“This is the golden moment, honey, for us to come together and stop the madness.”
Phylicia Rashad, 72, aka Mother of the Black Community, well noted for her iconic role as Clair Huxtable from the ‘80s sitcom The Cosby Show, A Raisin in the Sun, Creed, In My Feelings and more recently sci-fi horror, Black Box, finding new depths in her career talks with @rebeljunemarie as she covers the latest issue of American women’s magazine Bustle.
In the chat, the Tony award winning star talks playing Clair Huxtable on The Cosby Show, black motherhood, Bill Cosby’s sexual allegations and much more.
On Claire raising her kids on ‘80s sitcom The Cosby Show where for eight seasons, Rashad played Clair — wife, attorney, mother of five, and head of household —
“I loved those years,” says Rashad of her time on the show. “I was thinking about it just yesterday morning. It was such a creative time, and a collaborative time. It was a high, high time. It was a great time. And it gave people in the world a lot.”
On Racial Profiling And Motherhood on The Cosby Show:
“I didn’t think about my children being Black children; I think of my children being children,” Rashad continues, referring to her son, William Lancelot Bowles III, who was 10 years old when she was first cast on The Cosby Show, and her daughter, actor Condola Rashad. “The ethnicity is obvious — it’s in our food, it’s in the music we listen to, it’s in the books we read, it’s in the way we live, it’s in the company we keep and the dances that we do. I don’t have to make a conscious point about it, because I know who I am.” she adds.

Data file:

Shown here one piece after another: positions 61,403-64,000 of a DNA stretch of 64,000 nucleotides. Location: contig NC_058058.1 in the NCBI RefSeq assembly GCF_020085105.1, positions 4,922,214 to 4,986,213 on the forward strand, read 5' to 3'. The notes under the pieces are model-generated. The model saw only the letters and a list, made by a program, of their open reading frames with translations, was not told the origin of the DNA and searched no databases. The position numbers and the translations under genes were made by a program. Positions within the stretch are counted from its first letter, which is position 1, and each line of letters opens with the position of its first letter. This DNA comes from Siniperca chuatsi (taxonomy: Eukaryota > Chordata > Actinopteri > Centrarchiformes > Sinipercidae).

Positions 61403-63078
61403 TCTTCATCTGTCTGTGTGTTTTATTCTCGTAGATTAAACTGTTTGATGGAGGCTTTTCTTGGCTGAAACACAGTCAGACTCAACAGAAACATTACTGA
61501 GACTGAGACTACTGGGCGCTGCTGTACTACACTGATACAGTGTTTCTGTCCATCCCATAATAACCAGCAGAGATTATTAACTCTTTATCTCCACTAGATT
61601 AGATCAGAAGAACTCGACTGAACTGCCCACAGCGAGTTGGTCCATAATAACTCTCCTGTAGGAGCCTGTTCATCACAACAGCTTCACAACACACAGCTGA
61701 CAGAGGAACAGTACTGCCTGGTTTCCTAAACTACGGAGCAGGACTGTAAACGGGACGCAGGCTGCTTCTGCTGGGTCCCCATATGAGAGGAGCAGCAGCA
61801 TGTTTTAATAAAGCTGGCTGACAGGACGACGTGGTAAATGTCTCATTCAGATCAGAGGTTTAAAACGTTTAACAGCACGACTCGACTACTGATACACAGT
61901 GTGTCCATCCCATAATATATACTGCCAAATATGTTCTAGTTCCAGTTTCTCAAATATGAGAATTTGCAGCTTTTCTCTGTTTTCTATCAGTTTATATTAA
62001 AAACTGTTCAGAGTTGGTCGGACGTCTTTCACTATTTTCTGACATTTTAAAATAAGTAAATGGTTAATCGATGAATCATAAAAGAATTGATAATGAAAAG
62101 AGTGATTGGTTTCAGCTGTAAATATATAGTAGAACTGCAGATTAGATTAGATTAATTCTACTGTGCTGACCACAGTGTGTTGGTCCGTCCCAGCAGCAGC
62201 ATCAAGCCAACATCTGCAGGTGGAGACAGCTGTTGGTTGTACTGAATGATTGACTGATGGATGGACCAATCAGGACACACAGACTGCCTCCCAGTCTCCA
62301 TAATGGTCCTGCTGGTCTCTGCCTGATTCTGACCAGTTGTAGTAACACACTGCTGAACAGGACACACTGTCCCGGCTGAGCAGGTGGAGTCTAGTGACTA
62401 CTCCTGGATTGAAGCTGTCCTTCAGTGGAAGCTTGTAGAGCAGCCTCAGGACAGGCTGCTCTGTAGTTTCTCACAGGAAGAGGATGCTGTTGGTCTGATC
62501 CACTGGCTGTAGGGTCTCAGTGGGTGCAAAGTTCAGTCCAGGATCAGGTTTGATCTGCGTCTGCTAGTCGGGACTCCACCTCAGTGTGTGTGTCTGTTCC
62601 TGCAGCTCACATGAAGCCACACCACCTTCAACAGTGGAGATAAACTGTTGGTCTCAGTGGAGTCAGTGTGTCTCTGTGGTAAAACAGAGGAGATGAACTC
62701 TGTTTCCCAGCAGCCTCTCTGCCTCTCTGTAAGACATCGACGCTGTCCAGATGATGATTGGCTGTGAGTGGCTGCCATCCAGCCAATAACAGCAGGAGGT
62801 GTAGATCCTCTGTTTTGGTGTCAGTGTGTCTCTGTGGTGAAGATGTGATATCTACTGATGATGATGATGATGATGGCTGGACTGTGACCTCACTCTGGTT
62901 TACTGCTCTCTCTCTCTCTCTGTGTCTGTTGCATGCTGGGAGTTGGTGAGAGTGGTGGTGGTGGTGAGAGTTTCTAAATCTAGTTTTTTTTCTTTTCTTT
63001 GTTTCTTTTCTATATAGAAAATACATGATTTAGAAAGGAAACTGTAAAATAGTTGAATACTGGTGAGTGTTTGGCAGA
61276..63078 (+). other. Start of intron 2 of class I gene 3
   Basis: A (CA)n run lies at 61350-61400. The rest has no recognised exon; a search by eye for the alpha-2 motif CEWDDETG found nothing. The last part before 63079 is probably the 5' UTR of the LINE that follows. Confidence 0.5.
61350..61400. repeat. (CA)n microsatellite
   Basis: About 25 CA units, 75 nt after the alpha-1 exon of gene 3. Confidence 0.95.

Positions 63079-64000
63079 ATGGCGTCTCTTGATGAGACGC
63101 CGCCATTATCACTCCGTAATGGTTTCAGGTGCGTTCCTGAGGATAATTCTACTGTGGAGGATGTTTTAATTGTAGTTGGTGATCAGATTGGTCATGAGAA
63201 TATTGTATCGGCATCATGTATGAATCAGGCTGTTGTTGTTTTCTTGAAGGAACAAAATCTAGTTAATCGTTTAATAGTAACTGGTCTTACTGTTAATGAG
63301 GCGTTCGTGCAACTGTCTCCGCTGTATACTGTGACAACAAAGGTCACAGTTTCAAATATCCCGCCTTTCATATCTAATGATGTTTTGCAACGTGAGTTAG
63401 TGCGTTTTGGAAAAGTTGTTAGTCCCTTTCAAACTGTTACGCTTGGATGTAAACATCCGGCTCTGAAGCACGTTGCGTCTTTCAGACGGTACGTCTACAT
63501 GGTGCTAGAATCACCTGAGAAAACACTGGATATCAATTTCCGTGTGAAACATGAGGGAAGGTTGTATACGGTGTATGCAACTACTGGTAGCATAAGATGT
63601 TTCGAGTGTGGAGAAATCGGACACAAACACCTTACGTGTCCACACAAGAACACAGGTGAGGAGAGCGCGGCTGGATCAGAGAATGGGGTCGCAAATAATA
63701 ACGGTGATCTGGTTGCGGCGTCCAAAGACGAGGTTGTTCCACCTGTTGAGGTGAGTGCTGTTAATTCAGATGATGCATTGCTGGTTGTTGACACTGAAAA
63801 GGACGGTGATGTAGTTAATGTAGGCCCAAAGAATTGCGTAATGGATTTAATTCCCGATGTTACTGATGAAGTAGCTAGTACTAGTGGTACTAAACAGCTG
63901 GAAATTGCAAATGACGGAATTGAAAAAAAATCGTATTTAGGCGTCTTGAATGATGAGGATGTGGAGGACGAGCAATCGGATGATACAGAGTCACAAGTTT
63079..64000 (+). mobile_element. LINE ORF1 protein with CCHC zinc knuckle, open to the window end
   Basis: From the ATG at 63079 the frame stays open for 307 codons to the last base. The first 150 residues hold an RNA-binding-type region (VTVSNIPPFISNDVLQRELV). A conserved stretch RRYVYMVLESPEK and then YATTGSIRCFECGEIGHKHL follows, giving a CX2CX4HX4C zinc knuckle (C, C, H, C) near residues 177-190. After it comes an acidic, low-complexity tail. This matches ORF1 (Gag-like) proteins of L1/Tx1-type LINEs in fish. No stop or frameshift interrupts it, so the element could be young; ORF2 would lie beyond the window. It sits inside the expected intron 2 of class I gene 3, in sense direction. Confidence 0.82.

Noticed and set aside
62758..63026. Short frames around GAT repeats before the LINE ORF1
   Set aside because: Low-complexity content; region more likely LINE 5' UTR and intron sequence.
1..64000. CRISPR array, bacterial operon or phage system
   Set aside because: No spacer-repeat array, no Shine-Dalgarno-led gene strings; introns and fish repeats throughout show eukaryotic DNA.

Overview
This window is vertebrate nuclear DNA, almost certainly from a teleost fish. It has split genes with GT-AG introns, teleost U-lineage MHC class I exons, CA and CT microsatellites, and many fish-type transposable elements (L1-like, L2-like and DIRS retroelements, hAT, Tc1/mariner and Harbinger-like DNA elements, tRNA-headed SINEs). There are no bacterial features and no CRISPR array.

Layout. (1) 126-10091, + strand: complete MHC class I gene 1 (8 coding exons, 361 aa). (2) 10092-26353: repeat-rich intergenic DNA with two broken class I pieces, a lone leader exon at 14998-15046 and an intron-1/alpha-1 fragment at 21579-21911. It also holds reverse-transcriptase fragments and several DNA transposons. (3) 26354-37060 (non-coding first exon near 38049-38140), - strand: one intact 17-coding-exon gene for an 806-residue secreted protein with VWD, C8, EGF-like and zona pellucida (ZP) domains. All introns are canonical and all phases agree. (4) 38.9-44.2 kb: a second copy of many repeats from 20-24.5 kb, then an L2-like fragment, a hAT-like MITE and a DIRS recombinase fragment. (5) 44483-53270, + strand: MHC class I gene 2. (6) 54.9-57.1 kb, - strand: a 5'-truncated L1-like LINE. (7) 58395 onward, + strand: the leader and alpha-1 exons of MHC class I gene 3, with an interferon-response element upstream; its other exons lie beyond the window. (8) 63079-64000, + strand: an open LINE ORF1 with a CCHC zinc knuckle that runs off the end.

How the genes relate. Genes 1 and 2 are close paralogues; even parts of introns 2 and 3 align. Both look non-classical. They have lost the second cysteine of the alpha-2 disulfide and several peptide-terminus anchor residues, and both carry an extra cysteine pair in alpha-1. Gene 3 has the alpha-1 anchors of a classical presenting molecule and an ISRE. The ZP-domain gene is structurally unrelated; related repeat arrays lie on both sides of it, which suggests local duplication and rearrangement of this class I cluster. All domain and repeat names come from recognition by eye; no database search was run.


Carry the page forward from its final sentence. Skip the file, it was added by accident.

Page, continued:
On Acting Talent and Skills:
Rashad credits her own mother, the Pulitzer Prize-nominated poet Vivian Ayers Allen. “My mother taught me many, many things. And one of the things my mother would teach us as children is that inner reality creates the outer form,” says Rashad filled with pride at the thought of her mother, Vivian Allen who raised Rashad, sister Debbie Allen (the actor, dancer, and director), and brothers Tex Allen (a musician) and Hugh Allen (a real estate banker) in Houston, Texas with her late husband, Andrew Arthur Allen, a dental surgeon.
On What She Might Tell People Who Feel They Can No Longer Watch The Cosby Show:
“I don’t know why anybody would feel that way,” Rashad says, her tenor plain. “I just don’t accept what somebody says because they say it, and they say it in a loud voice. The internet has given a lot of anonymous people a very loud voice. And this, too, has happened before.”
“Zora Neale Hurston died a pauper,” Rashad says, sharpening her tone. “And do you know why?”
“Oh, you should do a little research on that,” Rashad says, raising her eyebrows at me. “You should go back and look at some charges that were brought up against her that didn’t make any sense. And look at what happened when the judge had thrown out the case, but it had gone through [Black magazines], through this step and the other, and her books were taken off the shelf.”
“And so I know what I know, and I just stay with what I know,” Rashad says. “And it will happen in time, that this will come around another way, as it often does. And then people say, ‘Oh.”